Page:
Suspension bridges are a great opportunity to get an adrenaline rush and appreciate nature. So often they’re found in beautiful places and provide incredible views. Here are 10 suspension bridges around the world that all offer sights as well as thrills.
1. The Capilano suspension bridge in Vancouver, Canada, is a must see when you’re visiting the city. More info here.
© Capilano Suspension Bridge Park
2. Carrick-a-Rede in Northern Ireland was first built 400 years ago by fishermen to check on their salmon traps. It’s been restored over the years and is now a popular tourist destination on the Northern Ireland coast. More info here.
© National Trust
3. Highline179, in Reutte, Austria, claims to be the longest pedestrian suspension bridge in the world. More info here.
4. The suspension bridges at the Mistico Arenal Hanging Bridges Park in Costa Rica, offer incredible views of the surrounding rainforest and to experience an ecosystem like no other. More info here.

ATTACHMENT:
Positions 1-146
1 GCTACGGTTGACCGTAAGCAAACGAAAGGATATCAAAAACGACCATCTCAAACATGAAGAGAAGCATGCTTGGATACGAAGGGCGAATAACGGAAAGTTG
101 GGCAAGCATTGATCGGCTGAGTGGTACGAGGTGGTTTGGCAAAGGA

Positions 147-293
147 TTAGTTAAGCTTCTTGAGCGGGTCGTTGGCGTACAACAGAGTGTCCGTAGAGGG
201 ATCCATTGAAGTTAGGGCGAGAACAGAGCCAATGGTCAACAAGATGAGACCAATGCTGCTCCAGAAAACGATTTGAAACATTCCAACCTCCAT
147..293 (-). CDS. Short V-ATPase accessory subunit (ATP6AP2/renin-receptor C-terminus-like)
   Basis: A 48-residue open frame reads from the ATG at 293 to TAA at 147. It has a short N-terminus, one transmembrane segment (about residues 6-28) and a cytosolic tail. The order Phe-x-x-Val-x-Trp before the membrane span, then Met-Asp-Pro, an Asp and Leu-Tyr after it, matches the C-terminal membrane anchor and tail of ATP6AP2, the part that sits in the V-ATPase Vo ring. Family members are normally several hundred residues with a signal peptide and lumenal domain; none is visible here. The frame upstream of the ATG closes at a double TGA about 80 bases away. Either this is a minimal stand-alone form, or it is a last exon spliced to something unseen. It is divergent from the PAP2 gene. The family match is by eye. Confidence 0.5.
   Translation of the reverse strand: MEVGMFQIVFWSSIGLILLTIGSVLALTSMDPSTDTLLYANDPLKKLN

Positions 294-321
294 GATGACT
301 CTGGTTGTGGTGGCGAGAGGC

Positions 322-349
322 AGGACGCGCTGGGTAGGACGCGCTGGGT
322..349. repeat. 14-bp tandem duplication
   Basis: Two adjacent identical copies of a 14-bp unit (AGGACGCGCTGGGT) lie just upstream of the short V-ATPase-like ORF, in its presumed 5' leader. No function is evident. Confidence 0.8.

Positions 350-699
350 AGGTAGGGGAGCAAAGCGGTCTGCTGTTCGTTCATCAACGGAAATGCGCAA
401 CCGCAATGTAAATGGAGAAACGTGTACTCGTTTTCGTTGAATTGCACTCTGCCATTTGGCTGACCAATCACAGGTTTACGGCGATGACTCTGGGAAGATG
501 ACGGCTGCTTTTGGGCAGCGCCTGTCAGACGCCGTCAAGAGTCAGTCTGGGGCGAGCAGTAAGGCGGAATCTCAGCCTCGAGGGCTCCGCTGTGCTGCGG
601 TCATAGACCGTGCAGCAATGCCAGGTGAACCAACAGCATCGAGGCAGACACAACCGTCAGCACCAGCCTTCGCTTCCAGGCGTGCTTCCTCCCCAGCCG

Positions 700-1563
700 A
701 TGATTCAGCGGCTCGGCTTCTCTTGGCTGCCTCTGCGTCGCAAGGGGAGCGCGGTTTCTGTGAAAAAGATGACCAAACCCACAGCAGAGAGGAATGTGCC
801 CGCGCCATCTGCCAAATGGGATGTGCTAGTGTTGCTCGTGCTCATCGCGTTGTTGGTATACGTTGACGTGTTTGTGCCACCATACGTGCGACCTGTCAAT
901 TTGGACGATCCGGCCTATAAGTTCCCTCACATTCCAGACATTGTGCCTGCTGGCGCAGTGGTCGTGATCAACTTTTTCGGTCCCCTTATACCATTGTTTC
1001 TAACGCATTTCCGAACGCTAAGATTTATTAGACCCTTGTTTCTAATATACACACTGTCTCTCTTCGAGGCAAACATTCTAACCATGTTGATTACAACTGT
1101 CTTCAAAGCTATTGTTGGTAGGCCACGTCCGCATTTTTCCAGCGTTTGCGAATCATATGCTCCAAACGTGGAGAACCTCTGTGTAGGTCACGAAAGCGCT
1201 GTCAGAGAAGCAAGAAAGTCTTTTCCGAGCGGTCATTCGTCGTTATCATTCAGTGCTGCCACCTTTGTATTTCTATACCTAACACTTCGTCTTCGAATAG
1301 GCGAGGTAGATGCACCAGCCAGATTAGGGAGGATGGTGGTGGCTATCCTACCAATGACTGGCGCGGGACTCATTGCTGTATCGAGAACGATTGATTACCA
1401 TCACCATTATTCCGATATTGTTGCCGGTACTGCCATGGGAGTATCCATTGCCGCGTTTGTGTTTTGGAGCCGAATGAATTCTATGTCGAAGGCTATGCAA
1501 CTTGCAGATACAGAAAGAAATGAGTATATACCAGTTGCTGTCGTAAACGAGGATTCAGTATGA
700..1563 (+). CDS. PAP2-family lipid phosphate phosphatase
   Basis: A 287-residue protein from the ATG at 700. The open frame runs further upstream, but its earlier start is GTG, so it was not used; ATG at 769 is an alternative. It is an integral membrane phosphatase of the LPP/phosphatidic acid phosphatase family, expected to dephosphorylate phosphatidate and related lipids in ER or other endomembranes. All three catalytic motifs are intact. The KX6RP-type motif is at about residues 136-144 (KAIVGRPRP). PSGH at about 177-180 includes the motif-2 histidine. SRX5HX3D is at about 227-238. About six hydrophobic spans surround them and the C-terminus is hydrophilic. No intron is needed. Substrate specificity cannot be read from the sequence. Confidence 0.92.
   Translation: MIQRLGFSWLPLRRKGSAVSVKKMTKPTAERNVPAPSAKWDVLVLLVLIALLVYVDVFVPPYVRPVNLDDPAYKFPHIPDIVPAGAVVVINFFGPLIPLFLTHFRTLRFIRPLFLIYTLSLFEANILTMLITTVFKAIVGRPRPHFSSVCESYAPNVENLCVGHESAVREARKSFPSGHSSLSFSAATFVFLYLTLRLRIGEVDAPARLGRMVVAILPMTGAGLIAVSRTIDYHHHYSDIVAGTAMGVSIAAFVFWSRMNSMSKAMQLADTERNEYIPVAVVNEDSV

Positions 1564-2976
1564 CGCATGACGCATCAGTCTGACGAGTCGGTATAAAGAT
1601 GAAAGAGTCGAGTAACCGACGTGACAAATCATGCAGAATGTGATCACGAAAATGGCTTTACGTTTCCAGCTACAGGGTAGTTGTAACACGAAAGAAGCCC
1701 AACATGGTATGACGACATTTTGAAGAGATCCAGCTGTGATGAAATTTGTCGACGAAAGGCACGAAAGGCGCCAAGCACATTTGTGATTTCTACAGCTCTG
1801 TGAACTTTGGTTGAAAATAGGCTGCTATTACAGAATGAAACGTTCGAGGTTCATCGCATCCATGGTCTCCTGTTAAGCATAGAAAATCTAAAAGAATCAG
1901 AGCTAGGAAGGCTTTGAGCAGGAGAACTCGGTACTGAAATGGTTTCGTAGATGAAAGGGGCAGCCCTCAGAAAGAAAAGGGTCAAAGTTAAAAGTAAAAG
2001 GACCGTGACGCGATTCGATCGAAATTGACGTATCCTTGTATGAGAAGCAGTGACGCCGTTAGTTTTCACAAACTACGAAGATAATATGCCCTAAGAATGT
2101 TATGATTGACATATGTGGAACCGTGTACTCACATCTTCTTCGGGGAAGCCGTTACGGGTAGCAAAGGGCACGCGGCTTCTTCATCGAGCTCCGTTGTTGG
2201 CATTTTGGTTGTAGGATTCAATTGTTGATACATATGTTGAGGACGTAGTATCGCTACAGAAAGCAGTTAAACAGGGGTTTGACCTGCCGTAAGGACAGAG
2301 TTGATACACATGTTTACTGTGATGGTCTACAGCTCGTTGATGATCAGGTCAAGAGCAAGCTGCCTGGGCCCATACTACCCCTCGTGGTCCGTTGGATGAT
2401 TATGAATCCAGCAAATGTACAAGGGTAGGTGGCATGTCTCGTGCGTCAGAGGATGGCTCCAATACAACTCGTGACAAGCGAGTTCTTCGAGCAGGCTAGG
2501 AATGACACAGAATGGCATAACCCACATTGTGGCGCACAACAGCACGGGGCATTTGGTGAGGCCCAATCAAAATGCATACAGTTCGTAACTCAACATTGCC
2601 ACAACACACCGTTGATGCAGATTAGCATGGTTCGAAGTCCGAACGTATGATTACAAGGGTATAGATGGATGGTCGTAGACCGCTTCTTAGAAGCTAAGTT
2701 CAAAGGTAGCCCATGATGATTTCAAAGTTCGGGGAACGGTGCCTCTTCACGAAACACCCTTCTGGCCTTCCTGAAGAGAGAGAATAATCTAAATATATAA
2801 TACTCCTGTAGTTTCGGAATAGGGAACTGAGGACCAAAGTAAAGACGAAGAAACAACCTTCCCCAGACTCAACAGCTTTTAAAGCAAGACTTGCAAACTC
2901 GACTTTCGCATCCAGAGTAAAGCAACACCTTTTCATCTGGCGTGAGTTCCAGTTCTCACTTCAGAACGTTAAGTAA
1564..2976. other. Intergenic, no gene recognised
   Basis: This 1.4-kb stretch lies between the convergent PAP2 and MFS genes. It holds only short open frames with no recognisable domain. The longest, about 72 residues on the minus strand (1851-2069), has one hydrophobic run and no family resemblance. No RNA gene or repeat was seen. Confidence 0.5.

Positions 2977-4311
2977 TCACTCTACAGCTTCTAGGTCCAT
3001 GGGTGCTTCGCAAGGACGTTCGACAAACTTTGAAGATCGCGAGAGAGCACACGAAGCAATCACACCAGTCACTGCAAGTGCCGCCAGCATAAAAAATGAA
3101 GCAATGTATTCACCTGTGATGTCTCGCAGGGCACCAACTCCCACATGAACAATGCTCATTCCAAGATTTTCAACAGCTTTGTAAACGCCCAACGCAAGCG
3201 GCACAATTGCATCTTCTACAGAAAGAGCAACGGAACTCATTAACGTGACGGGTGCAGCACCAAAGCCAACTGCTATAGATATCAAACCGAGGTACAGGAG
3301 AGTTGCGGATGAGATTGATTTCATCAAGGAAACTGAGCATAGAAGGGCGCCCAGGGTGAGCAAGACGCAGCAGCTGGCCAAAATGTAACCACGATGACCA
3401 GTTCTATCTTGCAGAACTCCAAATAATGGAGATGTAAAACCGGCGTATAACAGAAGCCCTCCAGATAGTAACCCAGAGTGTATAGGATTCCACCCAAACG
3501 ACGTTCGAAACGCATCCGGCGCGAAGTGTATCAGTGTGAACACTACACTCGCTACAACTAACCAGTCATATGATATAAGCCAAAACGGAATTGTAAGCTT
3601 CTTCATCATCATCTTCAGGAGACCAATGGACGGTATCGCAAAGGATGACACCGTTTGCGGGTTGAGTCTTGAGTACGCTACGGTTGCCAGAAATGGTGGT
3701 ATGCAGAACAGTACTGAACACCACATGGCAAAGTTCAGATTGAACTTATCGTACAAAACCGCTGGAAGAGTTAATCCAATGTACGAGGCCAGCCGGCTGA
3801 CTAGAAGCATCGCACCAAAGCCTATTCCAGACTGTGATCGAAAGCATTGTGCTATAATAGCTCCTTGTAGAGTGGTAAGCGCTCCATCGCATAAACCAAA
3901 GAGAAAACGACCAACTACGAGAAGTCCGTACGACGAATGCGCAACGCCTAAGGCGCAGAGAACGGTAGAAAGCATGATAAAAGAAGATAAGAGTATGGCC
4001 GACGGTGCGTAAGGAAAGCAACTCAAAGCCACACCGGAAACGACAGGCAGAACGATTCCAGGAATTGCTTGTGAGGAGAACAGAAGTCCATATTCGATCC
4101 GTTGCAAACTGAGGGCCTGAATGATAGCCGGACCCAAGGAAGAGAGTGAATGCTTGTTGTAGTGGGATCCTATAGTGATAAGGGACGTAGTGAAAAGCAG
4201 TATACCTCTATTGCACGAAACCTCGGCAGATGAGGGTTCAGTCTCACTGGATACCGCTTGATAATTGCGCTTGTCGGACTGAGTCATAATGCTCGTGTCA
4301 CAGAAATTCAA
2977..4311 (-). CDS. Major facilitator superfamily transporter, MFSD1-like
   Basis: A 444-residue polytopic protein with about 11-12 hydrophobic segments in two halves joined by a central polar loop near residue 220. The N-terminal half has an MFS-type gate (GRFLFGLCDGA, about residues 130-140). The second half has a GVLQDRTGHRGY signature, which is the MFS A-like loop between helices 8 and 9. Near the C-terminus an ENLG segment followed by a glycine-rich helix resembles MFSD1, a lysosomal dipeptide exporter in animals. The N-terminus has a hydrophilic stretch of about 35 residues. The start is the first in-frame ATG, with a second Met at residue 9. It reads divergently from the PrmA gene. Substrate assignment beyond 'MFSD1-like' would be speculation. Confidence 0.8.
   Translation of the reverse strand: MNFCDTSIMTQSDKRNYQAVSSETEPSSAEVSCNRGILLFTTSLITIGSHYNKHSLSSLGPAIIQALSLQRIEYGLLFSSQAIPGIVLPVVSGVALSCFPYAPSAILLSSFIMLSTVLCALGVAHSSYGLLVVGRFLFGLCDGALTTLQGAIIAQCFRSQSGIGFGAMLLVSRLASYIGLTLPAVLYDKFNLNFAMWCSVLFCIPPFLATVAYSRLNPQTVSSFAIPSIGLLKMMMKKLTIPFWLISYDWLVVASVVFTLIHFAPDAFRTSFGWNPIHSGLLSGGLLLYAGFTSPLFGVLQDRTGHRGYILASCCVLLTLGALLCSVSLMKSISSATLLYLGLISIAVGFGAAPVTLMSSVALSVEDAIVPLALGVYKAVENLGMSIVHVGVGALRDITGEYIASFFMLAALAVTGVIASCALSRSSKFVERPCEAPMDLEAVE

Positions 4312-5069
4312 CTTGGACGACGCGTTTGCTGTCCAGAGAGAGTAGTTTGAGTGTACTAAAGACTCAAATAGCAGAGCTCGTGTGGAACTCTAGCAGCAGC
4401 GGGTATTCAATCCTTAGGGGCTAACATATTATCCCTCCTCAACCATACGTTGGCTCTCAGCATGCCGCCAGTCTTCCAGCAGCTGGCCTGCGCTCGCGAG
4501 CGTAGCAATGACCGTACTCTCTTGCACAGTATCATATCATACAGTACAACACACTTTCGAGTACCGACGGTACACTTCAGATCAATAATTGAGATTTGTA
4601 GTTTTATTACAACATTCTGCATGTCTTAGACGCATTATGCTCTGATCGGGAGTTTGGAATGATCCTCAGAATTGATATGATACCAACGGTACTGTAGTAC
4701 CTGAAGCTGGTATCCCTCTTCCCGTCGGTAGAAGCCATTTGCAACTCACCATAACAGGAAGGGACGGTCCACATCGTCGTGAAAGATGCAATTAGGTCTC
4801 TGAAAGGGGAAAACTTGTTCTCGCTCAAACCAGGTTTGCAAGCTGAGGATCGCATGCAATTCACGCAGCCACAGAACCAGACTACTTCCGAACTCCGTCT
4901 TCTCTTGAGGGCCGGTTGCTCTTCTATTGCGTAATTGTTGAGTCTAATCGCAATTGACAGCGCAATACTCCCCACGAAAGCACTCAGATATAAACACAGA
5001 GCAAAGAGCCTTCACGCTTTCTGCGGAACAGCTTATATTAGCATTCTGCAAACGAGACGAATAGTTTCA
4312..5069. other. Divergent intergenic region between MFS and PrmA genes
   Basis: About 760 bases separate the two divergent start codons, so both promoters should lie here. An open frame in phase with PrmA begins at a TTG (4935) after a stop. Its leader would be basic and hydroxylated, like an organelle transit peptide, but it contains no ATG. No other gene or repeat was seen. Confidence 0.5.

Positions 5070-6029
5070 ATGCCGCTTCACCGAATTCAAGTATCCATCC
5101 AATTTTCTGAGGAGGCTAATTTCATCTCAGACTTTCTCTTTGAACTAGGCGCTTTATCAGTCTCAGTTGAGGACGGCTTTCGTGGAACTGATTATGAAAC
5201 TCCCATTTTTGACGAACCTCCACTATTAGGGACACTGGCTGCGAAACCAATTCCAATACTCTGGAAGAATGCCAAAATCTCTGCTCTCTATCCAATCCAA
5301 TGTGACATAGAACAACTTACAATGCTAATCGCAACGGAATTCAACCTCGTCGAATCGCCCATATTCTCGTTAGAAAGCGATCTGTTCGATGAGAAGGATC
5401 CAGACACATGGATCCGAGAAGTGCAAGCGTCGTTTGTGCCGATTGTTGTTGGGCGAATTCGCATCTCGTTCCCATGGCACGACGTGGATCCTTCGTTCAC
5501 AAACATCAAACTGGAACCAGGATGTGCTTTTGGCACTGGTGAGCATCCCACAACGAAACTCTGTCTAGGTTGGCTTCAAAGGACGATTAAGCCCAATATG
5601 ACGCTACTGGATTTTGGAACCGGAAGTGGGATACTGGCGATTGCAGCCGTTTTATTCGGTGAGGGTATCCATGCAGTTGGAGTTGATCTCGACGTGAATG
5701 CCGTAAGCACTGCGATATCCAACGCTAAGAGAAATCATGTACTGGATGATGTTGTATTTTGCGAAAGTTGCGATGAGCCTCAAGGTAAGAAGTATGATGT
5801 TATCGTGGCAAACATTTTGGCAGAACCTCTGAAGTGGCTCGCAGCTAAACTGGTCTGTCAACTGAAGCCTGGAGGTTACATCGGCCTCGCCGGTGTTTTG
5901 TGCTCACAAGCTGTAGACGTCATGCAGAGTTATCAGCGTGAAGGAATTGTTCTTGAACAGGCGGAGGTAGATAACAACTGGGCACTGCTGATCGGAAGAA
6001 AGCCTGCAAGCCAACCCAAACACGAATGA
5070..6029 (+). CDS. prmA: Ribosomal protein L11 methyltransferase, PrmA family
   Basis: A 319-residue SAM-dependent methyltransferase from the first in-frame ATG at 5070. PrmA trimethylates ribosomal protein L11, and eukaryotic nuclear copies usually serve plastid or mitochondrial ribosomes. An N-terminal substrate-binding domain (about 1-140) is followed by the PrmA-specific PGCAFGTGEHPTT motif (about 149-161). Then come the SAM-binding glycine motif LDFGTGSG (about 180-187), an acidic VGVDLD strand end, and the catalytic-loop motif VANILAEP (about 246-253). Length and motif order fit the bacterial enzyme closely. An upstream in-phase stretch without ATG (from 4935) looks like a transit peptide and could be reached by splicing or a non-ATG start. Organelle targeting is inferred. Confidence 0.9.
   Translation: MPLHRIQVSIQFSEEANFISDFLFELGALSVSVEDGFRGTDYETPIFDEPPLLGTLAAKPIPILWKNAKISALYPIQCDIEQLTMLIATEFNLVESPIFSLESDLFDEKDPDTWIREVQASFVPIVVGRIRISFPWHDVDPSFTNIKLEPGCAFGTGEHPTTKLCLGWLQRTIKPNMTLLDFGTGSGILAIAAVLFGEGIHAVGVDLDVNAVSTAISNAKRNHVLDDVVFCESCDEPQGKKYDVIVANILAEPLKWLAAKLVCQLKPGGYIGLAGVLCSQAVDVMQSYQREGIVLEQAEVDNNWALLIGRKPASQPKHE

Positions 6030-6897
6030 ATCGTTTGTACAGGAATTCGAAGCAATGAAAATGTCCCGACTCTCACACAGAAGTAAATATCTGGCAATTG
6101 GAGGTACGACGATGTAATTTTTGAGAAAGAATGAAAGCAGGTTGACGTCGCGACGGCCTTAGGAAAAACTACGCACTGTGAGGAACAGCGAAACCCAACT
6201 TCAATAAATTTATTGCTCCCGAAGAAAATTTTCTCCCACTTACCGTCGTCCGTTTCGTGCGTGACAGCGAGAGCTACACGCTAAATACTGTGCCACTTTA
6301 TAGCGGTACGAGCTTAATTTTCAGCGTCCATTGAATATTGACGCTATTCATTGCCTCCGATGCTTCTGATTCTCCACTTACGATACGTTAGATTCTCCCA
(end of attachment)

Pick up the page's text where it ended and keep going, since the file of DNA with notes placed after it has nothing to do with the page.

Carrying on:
© Mistico Arenal Hanging Bridges Park
5. Stare down into the brilliant blue glacier water as you walk across Trift Bridge in Switzerland. More info here.
First photo by Alessandro Valerio / Flickr (CC BY-NC-ND 2.0) | Second Photo by Andreina Schoeberlein / Flickr (CC BY-NC-ND 2.0)
6. The cliff walk across Mount Titlis is the highest suspension bridge in Europe. More info here.
Photography by Takver / Flickr (CC BY-SA 2.0)
7. This glass bridge in the Shiniuzhai National Geological Park in central China, used to be made of wood, now it’s made from see through glass!
You can watch a video of the bridge – here.
8. The Geierlay suspension bridge in Germany can be done on it’s own or as part of a bigger hike through the Hunsruck mountains. More info here.
9. The Drift Creek suspension bridge in Oregon is part of a beautiful hike along the Oregon coast. More info here.
First Photo by Erin Pass / Flickr (CC BY-NC-ND 2.0) | Second Photo by lpfearn / Flickr (CC BY-NC-ND 2.0)
10. Storms River suspension bridge in Tsitsikamma National Park, South Africa, keeps you only 7 meters above the turbulent waters that flow into the Indian Ocean. More info here.
Photography by Tsitsikamma Tourism Association
Get the contemporist daily email newsletter – sign up here